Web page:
The head of the United Nations has dismissed a claim by Georgia that he was forced to amend a report on the UN Caucasus mission due to Russian "blackmail", and called the allegation "unfortunate."

Earlier this week, Georgian UN Ambassador Alexander Lomaia accused Russia of pressuring UN Secretary General Ban Ki-moon to change the title of a report to avoid calling Abkhazia a part of Georgia. He said Russia threatened to veto the document.

"The claim by the Georgian Permanent Representative that the Secretary-General amended his report on Georgia in response to ''Russian blackmail'' is categorically rejected. The statement itself is very unfortunate," Ban''s spokesperson said in a statement on the UN website.

The report has not been published.

Abkhazia was recognized by Russia as an independent state last fall, along with South Ossetia, following the attack by Georgia on South Ossetia and the ensuing Russia-Georgia war. All other UN members except Nicaragua consider Abkhazia to be a part of Georgia.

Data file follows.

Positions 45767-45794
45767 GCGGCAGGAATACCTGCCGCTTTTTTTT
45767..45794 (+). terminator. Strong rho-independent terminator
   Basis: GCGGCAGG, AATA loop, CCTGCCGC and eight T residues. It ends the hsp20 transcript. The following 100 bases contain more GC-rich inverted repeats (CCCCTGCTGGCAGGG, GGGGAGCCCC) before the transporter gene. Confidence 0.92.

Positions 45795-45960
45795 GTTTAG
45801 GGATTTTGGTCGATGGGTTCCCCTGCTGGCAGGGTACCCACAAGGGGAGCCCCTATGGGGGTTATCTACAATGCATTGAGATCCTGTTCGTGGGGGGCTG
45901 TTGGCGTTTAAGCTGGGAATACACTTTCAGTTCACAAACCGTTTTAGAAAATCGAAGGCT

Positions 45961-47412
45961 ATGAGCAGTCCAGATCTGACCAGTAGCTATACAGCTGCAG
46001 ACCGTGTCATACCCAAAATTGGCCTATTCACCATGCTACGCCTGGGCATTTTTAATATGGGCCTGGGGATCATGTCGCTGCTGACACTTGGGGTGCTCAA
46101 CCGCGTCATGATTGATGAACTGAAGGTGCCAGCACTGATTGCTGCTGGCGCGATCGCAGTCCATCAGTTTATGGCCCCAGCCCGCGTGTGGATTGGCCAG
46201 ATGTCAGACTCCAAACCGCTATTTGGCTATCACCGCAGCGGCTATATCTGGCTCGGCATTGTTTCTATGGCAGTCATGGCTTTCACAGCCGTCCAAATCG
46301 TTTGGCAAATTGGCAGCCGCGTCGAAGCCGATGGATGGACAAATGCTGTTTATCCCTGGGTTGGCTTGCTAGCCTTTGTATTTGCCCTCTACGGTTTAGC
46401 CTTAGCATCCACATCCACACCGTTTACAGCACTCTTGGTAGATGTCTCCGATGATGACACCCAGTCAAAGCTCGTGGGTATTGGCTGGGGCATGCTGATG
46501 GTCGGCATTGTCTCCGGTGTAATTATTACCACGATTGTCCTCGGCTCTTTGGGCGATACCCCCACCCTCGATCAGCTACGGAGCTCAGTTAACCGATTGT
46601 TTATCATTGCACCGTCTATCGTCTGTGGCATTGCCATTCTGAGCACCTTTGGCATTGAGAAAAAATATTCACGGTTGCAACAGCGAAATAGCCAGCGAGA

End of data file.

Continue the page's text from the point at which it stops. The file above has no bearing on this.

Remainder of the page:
Commenting on Georgia''s claim, Russian Ambassador to the United Nations Vitaly Churkin said: "The allegation is surprising because it''s not true in any regard."

Lomaia said Russia made its threats during a UN Security Council meeting on the Middle East on May 11, attended by Russian Foreign Minister Sergei Lavrov.

"I say this with complete accountability. I know about this from very reliable sources," Lomaia said during a press conference on Wednesday.